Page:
Not Mine?

Guest Article by Julie P. Meadows
Texas Tech University
It’s a heated volleyball match. The late afternoon sun is still blazing down on the court. The ball is served right to me, and just as I reach my arms out the player behind me shouts, “Mine! Mine! Mine!” So I take a step back and watch the ball hit the court right in front of me. I turn, confused, and look at my teammate (who also happens to be the team coach). He is returning my look of confusion.  “What happened?” he laughs. “You said ‘mine,’” I respond. He looks confused again. Then something clicks, he begins laughing again, and I get one of the most memorable lessons in the Malay language. ‘Mine’ (spelled mainin Malay) actually means ‘play.’ He was telling me to play the ball.
From my first week as a Fulbright English Teaching Assistant at Seri Payong Secondary School, in Bukit Payong, Terengganu, my Monday and Wednesday afternoons have been spent on our volleyball court. I remember being particularly impressed on my first day that the girls and boys were training together and teaching each other some of the skills. I decided that I wanted to keep coming back and invest some time in volleyball. It is during these hot afternoons that I have learned much from and gotten to know a small group of students.
I decided not long after arriving in Malaysia that a motorbike would be the ideal way to get around. The only thing between me and the road was, well, knowing how to ride one. Since many of the volleyball boys ride motorbikes to school, they were the first potential teachers to come to mind. The volleyball coach assisted my housemate and fellow Fulbright ETA, Marquita, and I in purchasing our motorbikes. That afternoon he sent a couple of students to pick them up from the shop and drive them to school where we could learn how to ride them within the safety of the school parking lot.
I remember one of the students, Zharif, pulling up to school on my motorbike unable to control his laughter as he pointed to my broken and dangling headlight. You see, I was talked into test driving the bike, but I only made it a few feet before I crashed into a lorry parked in front of the motorbike shop. The only thing I could say was, “I’ll buy this bike!” After the boys got their laughs over with they began teaching Marquita and I how to ride. They were patient and encouraging teachers steadying our bikes and running alongside us as we slowly maneuvered around the parking lot. We ended the day by having tea together at a restaurant beside the school. It was there that I learned their names. With almost 1000 students at SMK Seri Payong, I felt overwhelmed by trying to learn students’ names, but that day I knew that I wanted to remember the volleyball kids’ names.
Azwa, affectionately known as ‘Wawa,’ is a Form 4 (16 year old) student at SMK Seri Payong who was just one of the many girls at volleyball training who had no idea how to play volleyball and could not serve the ball over the net to save her life. The girls had a volleyball tournament my second week at school so I went to cheer for them and watch them get beat by teams with obviously much more experience. After that day the girls all stopped coming to practice. All except Wawa. Wawa kept coming and getting better. I still remember the first time she served the ball over the net. All the boys cheered, and Wawa’s confidence soared. She is turning into quite the volleyball player.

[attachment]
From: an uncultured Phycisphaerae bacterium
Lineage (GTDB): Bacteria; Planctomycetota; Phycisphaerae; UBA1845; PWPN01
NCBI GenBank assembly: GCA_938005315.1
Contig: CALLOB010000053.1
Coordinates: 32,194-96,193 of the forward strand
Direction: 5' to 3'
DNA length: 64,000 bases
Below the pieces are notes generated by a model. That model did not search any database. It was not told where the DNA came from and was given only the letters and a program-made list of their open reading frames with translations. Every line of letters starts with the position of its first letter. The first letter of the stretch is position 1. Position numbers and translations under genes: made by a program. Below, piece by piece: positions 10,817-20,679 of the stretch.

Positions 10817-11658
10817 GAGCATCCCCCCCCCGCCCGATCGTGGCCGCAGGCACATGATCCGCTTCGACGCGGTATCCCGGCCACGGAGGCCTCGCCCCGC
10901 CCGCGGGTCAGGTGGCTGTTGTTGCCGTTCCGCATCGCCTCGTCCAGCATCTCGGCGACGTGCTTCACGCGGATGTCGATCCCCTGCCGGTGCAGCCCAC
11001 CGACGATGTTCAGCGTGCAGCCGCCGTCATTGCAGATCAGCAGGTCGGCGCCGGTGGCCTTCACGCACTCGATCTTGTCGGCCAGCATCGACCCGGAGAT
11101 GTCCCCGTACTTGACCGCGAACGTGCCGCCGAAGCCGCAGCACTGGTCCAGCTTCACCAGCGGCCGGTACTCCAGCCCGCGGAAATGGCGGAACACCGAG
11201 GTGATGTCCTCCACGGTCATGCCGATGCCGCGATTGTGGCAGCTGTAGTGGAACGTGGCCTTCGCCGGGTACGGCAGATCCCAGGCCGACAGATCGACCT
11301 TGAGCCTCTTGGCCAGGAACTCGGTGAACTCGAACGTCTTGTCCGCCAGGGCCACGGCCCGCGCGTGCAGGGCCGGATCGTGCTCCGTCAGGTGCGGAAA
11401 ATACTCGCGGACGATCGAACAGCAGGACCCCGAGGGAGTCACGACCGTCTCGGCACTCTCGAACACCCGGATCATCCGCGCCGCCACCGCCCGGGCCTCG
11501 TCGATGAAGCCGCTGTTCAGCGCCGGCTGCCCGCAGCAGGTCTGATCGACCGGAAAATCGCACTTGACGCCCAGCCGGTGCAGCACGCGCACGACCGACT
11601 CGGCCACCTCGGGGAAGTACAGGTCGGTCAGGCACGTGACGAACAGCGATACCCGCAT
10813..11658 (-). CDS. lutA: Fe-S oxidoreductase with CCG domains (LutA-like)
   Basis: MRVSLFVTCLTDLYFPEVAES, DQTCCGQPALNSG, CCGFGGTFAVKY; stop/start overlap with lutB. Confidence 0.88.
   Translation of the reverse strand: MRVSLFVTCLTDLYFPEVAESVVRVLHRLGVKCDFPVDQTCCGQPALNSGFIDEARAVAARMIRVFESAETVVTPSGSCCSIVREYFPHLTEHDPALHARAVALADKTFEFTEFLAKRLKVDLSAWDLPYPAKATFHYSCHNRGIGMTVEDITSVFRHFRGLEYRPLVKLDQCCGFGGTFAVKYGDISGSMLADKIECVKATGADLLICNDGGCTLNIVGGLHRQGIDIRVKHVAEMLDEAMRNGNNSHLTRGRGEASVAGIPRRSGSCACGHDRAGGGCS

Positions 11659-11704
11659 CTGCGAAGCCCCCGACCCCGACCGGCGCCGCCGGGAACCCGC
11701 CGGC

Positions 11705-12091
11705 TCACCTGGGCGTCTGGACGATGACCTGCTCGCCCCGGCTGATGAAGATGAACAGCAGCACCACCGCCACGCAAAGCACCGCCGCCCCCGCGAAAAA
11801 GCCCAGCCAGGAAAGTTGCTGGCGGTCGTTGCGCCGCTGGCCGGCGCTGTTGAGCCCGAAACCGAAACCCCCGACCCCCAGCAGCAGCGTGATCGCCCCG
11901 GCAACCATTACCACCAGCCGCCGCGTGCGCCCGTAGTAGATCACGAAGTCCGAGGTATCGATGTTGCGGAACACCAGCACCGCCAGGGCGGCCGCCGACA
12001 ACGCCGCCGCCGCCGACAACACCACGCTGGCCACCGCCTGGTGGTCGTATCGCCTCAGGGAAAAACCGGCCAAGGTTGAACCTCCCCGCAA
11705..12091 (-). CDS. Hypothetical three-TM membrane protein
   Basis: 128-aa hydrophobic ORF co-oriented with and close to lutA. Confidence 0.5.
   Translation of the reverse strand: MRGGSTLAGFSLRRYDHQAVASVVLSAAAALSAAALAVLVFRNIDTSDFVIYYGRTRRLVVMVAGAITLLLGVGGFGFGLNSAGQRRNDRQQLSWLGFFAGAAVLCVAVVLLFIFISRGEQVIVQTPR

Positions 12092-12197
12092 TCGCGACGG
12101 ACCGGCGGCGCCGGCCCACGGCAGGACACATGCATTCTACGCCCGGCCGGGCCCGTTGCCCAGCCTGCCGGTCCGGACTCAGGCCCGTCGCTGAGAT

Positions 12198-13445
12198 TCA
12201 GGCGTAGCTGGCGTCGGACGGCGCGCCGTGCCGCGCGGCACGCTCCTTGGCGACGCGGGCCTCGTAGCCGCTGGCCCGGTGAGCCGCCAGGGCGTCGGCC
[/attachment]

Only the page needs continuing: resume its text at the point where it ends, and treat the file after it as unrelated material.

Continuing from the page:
Wawa is a particularly special student to me. Not only are we warm-up partners at volleyball training, we are also neighbors. Monday and Wednesday afternoons she knocks on my door and asks if I am coming to volleyball. If one of us is reluctant, the other will usually persuade them to go. Wawa has also taught me the art of just walking around the neighborhood in the evening, or jalan-jalanin Malay. These walks are the times when the conversation can move beyond small talk and on to more meaningful, or sometimes hilarious, discussions. Jalan-jalan has become another important word in my Malay vocabulary.
ETA Julie Meadows with students
When I first told the volleyball coach I would join them for practice, I never imagined how much a part of my Malaysian life volleyball would become or how much I would learn. Monday and Wednesday afternoons have become times of good, clean bilingual trash talking and cultural exchange sprinkled with a great deal of laughter. I have enjoyed watching the students improve as a volleyball team while their anxiety to speak English with me is gradually shrinking. These students have become my allies at school and, as in Wawa’s case, my neighborhood. All the students at SMK Seri Payong bring a smile to my face, but there is something extra special about seeing this group of students around school and in their classes. After several weeks of not holding volleyball practice we started up again this week. I hear there are some matches coming up. Jom main!

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